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Easter Menu and Bunny Cake

 “What do you want for Easter dinner? Anyone like to suggest a new menu?” Husband’s sister sent this message. She organizes family gatherings and makes sure we don’t all take potato salad.

Easter dinner is actually lunch, served sometime around noon. True southerners know this. I’m surprised Sister thinks anyone would like a new menu. What’s Easter dinner without ham and rolls and potato salad and broccoli salad and deviled eggs and an Easter bunny cake? Husband’s siblings, with children and grandchildren, gather for a family egg hunt and dinner. And maybe the menu can change, but no matter what, I’m baking a cake.

Two weeks ago, my 8-year-old Grand asked, “Gran, when are we going to make the Easter bunny cake?” Not, will we? Not, can we? When? I’ll bake a two-layer cake in round pans. And then the Grands, who want to, will help ice and decorate it. Ten years ago, when our oldest Grand was almost two, I invited him to help spread icing and make the bunny’s face. I never imagined that something so simple would become a tradition.

You know the bunny cake that has a big round face, long ears, and a bowtie. Every year I pull out the 3 x 5 index card that has a small picture of the finished cake and a diagram of how to cut one layer into almost thirds. For the bunny’s ears, I cut two elliptical shapes from each side, leaving a bowtie shape in the middle.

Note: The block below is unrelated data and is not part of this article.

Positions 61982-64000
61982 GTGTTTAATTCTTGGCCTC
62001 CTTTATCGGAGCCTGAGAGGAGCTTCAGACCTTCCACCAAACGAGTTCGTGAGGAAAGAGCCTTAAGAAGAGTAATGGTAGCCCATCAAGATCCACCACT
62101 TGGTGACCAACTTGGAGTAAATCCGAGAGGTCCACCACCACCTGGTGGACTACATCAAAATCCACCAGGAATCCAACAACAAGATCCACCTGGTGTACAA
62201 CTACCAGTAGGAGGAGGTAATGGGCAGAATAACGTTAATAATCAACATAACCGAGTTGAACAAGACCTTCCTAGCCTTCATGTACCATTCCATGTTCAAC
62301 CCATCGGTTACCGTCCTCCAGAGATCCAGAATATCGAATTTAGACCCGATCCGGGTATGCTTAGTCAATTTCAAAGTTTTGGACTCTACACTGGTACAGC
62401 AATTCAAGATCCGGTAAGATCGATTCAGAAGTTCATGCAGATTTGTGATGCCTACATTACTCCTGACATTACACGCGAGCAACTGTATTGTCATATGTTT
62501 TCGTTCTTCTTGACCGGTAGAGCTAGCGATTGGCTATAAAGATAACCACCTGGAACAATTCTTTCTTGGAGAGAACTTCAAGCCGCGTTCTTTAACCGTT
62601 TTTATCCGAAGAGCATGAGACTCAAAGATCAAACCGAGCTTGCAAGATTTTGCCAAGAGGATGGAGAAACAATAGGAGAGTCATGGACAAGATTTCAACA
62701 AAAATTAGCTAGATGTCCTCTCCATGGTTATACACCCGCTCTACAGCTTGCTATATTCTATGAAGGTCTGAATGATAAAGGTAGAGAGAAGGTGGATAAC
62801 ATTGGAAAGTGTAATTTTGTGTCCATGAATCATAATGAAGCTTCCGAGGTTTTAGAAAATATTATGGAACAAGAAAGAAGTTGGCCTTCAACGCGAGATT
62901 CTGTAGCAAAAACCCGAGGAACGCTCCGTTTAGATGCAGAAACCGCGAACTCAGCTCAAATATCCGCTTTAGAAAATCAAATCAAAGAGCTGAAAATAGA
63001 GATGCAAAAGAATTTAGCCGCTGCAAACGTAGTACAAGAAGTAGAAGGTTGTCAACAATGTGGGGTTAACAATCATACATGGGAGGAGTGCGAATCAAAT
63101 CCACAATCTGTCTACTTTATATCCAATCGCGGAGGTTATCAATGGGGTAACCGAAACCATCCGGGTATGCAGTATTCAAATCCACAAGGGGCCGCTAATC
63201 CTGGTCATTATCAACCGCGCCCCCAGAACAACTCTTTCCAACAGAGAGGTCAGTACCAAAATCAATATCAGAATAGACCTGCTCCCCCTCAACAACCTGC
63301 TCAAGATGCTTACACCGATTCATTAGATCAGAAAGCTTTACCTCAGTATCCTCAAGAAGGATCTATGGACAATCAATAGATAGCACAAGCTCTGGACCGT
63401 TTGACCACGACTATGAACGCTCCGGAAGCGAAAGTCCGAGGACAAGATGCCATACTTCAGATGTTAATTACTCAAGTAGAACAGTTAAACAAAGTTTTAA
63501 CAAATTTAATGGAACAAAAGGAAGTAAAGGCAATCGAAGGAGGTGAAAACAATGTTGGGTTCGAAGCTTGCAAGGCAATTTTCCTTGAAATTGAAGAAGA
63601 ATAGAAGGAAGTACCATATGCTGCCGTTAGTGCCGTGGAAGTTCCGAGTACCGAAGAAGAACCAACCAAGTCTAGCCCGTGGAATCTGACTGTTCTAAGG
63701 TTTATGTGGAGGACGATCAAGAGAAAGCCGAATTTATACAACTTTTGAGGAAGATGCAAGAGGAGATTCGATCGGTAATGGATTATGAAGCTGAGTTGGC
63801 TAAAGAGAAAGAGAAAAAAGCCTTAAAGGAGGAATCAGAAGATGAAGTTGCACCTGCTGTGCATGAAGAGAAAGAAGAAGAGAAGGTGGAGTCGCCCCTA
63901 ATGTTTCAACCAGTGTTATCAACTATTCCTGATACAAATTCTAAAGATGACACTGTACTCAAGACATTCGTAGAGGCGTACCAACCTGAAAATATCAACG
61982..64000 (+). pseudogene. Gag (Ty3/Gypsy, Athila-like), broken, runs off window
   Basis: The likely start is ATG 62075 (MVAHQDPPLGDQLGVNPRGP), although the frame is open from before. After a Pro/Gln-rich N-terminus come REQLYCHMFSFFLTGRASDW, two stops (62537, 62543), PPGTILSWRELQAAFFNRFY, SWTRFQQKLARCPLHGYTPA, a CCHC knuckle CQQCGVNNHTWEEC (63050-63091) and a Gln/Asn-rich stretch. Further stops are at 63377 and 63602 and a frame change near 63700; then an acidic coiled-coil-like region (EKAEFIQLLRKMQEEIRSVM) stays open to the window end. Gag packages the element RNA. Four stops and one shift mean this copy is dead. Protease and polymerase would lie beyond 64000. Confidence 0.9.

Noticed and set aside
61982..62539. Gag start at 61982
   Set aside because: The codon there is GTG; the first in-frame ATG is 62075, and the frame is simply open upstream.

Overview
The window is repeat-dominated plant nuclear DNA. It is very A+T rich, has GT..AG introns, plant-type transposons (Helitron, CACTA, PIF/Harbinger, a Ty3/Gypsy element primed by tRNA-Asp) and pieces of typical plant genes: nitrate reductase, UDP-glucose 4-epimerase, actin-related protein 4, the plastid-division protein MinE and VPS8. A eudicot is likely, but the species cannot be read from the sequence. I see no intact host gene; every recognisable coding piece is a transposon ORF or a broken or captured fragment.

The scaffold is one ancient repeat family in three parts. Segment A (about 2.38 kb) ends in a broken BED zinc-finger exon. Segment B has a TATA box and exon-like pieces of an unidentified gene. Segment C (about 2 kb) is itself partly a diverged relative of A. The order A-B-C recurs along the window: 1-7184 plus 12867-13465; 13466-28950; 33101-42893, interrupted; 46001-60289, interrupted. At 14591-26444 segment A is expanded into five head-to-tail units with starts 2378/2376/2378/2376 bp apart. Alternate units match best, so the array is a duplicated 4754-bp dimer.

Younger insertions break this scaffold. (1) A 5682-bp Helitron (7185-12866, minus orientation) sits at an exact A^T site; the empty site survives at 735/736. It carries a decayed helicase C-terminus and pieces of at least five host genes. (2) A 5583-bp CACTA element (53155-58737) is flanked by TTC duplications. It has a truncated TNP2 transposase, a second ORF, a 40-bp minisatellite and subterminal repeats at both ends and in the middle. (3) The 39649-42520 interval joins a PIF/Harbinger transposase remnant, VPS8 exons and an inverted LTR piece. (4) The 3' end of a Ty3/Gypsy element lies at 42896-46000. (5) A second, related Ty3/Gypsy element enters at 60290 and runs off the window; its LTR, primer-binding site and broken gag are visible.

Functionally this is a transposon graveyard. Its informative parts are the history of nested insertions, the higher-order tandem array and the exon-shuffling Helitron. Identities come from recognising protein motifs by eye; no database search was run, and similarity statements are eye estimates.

The picture shows a round bunny face, covered with white icing and coconut. Short red, narrow licorice candy stings form the mouth and whiskers. A green jellybean for the nose. Two pink ones for the eyes. Pink tinted coconut colors the ears. And about a dozen jellybeans decorate the bowtie. Our bunnies are sloppy, glitzy cousins to this one.

My Grands don’t like coconut. And I provide many jelly beans. After all, when three or four Grands want to help, the bunny is divided into parts so that everyone has the freedom to decorate one part. My Grands have created a rotation and they know whose turn it is to decorate the favorite part, the face. Others choose an ear or the bowtie. Our bunny’s ears and bowties are laden with color. Sometimes in a pattern. Sometimes random designs. Sometimes a single color. Always completely covered with candy and the ears never match.

Sometimes our bunny smiles. Sometimes frowns. Sometimes has an open mouth. He’s even had tears. What else would you call yellow jellybeans below red eyes? He’s had eyebrows and purple jellybeans whiskers and bugs in ears. Black jellybeans do look like bugs.

“Gran, don’t forget. The bunny is chocolate. Not that yellow cake,” I was told. One year, I absentmindedly baked a yellow cake. You just don’t mess the flavor of the bunny cake. But maybe we could change the other Easter dinner dishes. Anyone like to suggest a menu?

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